Skull Originally Found On Outer Beach

By: Tim Wood

Topics: Local History

A human skull found on the grounds of the Atwood House Museum in December was discovered two years ago on a Chatham beach. CHATHAM POLICE PHOTO

CHATHAM – The human skull found on the grounds of the Atwood House Museum in December was initially found more than two years ago on the outer beach.

The new information was revealed this week about the skull, which apparently belonged to a Native American and was more than 100 years old. Its discovery by landscapers doing fall cleanup work on Dec. 9 generated considerable interest locally and regionally.

“There's been a lot of interest in it,” said Danielle Jeanloz, director of the Chatham Historical Society, which runs the Atwood House Museum on Stage Harbor Road. “We've never had anything quite like this happen.”

Jeanloz said a plastic bag found near the skull contained a note which stated that the skull was discovered on the outer beach in Chatham two years ago and may have washed up during a storm. She declined to specify where on the outer beach the skull was found.

Both the bag and the skull contained sand, lending credence to the information in the note, she said. She said although she did not see the note, she spoke to several people who had and was authorized to reveal the details by officials at the Massachusetts Commission on Indian Affairs.

Brian McNiff of the Massachusetts Historical Commission declined to comment on the skull, referring to state law stating that the “discovery of and existence of information pertaining to all American Indian burial sites in the Commonwealth” are not public record.

While the Historical Society had hoped that the skull might come back to the Atwood House for display, because it is Native American in origin, protocol requires that it be turned over to the Commission on Indian Affairs for reburial, Jeanloz said.

“They will try to find the most appropriate place,” she said.

The discovery had led to speculation on the origin of the skull, which was clearly old and would have been noticed previously, since Jeanloz said landscape work is done there periodically. It could not have been on the museum grounds long for that reason, she said.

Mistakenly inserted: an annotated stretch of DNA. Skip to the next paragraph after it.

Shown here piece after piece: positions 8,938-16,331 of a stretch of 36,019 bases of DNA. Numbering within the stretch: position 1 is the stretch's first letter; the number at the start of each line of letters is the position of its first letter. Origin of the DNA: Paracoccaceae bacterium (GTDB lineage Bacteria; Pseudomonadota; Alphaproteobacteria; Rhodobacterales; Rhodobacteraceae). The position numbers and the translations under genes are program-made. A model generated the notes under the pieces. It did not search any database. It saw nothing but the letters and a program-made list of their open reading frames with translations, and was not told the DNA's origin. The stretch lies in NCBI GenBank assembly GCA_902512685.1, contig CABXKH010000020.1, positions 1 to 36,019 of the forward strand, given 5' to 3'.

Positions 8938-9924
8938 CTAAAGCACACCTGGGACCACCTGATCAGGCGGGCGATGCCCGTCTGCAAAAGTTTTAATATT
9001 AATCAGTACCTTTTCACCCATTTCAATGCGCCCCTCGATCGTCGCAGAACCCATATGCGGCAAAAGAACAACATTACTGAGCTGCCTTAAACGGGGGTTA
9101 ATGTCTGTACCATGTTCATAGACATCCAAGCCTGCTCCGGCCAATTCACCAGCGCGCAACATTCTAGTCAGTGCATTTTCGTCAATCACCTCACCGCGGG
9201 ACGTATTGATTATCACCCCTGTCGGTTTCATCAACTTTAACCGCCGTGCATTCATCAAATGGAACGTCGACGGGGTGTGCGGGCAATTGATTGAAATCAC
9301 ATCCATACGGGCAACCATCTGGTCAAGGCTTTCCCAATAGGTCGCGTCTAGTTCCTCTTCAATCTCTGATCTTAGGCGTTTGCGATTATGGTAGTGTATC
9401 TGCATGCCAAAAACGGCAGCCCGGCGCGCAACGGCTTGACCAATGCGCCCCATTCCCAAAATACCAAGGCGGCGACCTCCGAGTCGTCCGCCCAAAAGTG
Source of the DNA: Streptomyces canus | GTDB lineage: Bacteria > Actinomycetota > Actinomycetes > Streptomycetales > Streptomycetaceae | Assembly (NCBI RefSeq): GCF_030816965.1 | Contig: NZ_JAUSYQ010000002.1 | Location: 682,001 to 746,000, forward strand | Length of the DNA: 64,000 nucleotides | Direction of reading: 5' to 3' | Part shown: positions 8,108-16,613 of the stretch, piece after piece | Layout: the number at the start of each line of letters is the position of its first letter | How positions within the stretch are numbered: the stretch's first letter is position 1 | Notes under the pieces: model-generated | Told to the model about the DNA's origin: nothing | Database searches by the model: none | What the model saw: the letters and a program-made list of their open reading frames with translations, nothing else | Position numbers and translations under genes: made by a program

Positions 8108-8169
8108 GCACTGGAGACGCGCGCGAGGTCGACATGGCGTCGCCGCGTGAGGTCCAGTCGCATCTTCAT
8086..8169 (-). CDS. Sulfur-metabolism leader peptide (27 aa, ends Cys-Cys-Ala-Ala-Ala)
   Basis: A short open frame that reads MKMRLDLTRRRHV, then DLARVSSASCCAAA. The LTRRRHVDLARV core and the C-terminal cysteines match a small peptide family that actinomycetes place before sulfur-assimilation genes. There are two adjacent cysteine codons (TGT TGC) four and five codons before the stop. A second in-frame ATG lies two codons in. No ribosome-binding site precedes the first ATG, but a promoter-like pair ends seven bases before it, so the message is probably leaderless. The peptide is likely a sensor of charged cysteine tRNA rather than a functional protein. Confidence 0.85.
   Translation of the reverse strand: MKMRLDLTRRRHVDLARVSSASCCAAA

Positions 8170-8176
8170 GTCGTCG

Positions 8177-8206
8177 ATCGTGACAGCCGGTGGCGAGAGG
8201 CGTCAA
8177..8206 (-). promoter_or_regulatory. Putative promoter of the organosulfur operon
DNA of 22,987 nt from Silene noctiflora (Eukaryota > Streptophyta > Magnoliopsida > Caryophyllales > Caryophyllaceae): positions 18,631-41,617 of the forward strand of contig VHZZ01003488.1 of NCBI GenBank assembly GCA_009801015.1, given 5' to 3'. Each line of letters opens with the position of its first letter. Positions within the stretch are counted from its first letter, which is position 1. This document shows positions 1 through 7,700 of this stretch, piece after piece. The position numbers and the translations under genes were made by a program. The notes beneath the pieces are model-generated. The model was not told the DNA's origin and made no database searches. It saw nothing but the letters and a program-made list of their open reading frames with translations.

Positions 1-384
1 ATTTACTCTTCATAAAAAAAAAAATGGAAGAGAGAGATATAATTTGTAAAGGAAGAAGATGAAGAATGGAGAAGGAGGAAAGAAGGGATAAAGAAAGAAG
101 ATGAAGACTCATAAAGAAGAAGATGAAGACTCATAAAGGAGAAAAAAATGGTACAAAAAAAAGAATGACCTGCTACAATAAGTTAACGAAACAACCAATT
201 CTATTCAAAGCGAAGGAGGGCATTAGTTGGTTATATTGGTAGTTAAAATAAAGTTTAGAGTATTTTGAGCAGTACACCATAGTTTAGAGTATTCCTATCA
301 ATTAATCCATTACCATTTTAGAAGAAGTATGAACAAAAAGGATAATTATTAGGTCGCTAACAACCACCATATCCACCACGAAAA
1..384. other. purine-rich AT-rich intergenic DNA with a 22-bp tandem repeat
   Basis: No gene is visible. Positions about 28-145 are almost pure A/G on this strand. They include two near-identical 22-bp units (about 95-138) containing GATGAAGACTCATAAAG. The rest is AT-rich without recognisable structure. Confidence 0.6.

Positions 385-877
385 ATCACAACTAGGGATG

She did not know if the note indicated the skull's whereabouts between the time it was found on the beach and when it was left on the museum grounds, or who originally discovered it. It is not likely that the skull was found at a burial site, since the outer beach along Chatham's east coast hard eroded and built up completely within the past 100 years. The more likely explanation is that the skull was washed onto the beach from another location.

It was not the first time Native American remains were found at the museum, she added. In the 1990s, human bones were discovered in an upstairs attic while other items were being moved. It was determined the bones had been donated to the historical society years before after being found in town at an unknown location, and may even have been on display at one time. It's likely that whoever found them brought them to the museum because of its interest in any historical items related to town, Jeanloz said.

“We're enthusiastic collectors,” she commented.

The bones were determined to be Native American in origin and were given to the state agency, which presumably reburied them, she said.

Indian Affairs officials wanted to use this opportunity to publicize guidelines that should be followed whenever human remains are accidentally discovered, Jeanloz said. The protocol involves first calling the police, who summon the state medical examiner to determine if the remains are more than 100 years old and do no constitute a crime scene. If that's the case, the state archaeologist is called in (see sidebar).

Everyone involved has the same goal of preserving historical artifacts and “connecting the dots” between the past and the present.

“It's nice to see that the state has similar values and goals,” she said.

While the discovery won't lead to a permanent addition to the museum's collection, the experience has been educational, said Jeanloz.

“People in this area are very interested in history and uncovering more about our past,” she said. “We feel this is a very interesting and exciting find.”

 

Accidental Discovery Of Human Remains

Anyone discovering human remains should take the following steps, according to an advisory put out by the Massachusetts Historical Commission:

  • Do not touch or disturb the bones.

  • Notify the state or local police and the regional medical examiner about the discovery and location.

  • The medical examiner will determine if the remains are human and if they are recent or more than 100 years old. If they are less than 100 years old, a criminal investigation may be warranted. If they are more than 100 years old, the state archaeologist will be notified and will conduct an archaeological investigation of the site to determine the age, cultural association and identity of the burial.

  • If the remains are Native American, the state commission on Indian Affairs is notified, which will monitor the investigation to ensure that the remains are treated respectfully.

  • Native American remains are eventually reburied in an appropriate location.

Valuable information can be lost if bones or other artifacts are removed from the site.

For more information, contact the state archaeologist at the Massachusetts Historical Commission at 617-727-8470.

Source: Know How #4, “What to do when human remains are accidentally uncovered,” issued by the Massachusetts Historical Commission.

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